All the team must understand and maintain the code base, as stated by collective code ownership practice. Developers can and actually should review and update code created by data scientists, and vice versa. Collective code ownership avoids blaming one another, eliminating scenarios like “if this module is not working, it’s because of data scientists.” Instead, it encourages cooperation, empathy, and new ideas from different perspectives.
As I said in the beginning, the fundamental difference between data science software and a traditional one lies in the fact that in data science, data input changes can impact the rules, and the rules, in turn, impact the outputs. For that reason, it can be challenging to write the tests before writing the code of some parts of the machine learning systems, but it’s still mandatory whenever it’s possible. Nevertheless, to avoid bugs and regressions, it’s not sufficient any more to test only code; we also have to test the input data properties and the model performance.
It’s especially important because the machine learning bugs can be silent. The user may not even realize the problem with predictions. Even the smallest change in data, code, or configurations could cause a regression, so we have to integrate the tests of model performance and data properties and the casual unit tests of code in the continuous integration pipeline, which is another XP practice.
I find it especially useful given the complexity of machine learning systems. Imagine you have a team of several people, with each one working on a different part of a machine learning system. For example, one is working on the feature-engineering pipeline, another is working on neural network architecture, and the third one is working on optimizing the speed of inference. Integrating their work continuously ensures that everyone is working toward the same goal, and the work of one person is not invalidating the work of others.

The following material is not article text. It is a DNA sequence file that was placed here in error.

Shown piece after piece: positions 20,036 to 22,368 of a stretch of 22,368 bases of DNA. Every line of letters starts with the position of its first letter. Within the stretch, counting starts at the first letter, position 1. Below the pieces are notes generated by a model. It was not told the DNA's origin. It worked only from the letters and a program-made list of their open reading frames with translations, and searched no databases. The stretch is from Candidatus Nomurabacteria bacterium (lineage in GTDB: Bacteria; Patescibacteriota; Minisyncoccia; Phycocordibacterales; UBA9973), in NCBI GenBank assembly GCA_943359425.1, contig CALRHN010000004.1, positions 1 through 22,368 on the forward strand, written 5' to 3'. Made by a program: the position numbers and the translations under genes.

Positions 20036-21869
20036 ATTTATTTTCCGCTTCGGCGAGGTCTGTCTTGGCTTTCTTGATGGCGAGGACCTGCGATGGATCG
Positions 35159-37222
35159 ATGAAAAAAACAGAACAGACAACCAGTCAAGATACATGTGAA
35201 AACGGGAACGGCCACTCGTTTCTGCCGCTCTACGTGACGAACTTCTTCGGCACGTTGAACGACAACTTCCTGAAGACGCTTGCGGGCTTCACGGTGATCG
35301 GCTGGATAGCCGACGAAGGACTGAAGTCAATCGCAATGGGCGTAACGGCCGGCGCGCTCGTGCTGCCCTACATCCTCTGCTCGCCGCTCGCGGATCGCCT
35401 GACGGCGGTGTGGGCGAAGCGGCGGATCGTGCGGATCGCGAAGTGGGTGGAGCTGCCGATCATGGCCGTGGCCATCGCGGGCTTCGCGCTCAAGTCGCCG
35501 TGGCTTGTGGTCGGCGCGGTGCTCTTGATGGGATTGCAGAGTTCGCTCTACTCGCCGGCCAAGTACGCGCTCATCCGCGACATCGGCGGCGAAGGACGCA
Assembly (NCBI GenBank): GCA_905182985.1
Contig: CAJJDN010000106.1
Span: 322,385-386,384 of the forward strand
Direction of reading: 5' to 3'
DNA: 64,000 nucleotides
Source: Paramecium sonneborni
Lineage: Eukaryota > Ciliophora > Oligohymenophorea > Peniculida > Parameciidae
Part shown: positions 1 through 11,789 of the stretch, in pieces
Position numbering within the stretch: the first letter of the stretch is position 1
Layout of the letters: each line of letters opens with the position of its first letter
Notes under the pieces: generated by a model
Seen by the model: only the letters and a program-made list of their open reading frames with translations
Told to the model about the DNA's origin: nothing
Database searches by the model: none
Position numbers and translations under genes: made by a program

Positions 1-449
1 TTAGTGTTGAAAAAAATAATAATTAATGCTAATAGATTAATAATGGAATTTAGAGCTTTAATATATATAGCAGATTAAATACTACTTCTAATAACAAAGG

These practices were not intended to be applied in a mechanical manner, because they are not an end in itself. But they help to favorably improve a team’s efficiency with respect to the values of Extreme Programming: Communication, Simplicity, Feedback, and Courage.
Communication that recalls the importance of capitalization of knowledge and efficient usage of data and skills across the whole team, avoiding the creation of dangerous silos.
Simplicity that guarantees the productivity of a team, saving time and effort without sacrificing customer satisfaction.
Feedback that helps to reduce multiple risks, becoming a factor of technical and functional quality. It also helps to keep a constant speed of development because data scientists always know that they have mechanisms to make sure they move in the right direction.
And the last value, Courage, is the most important one. Because you need courage to take responsibility for a code you have not written, and you need courage to expose your vulnerabilities and lack of your knowledge during the pair-programming sessions. You need courage to choose a less interesting and challenging solution, but ensures an early release, and you need the courage to keep the process fully transparent by frequently communicating with users and customers.
In my opinion, the effort is worth it, and I hope I gave you a good idea of how useful Extreme Data Science could be and why XP practices are even more critical to apply in the data science context.
Many thanks to Marina Bobyreva for watercolor illustrations in this publication.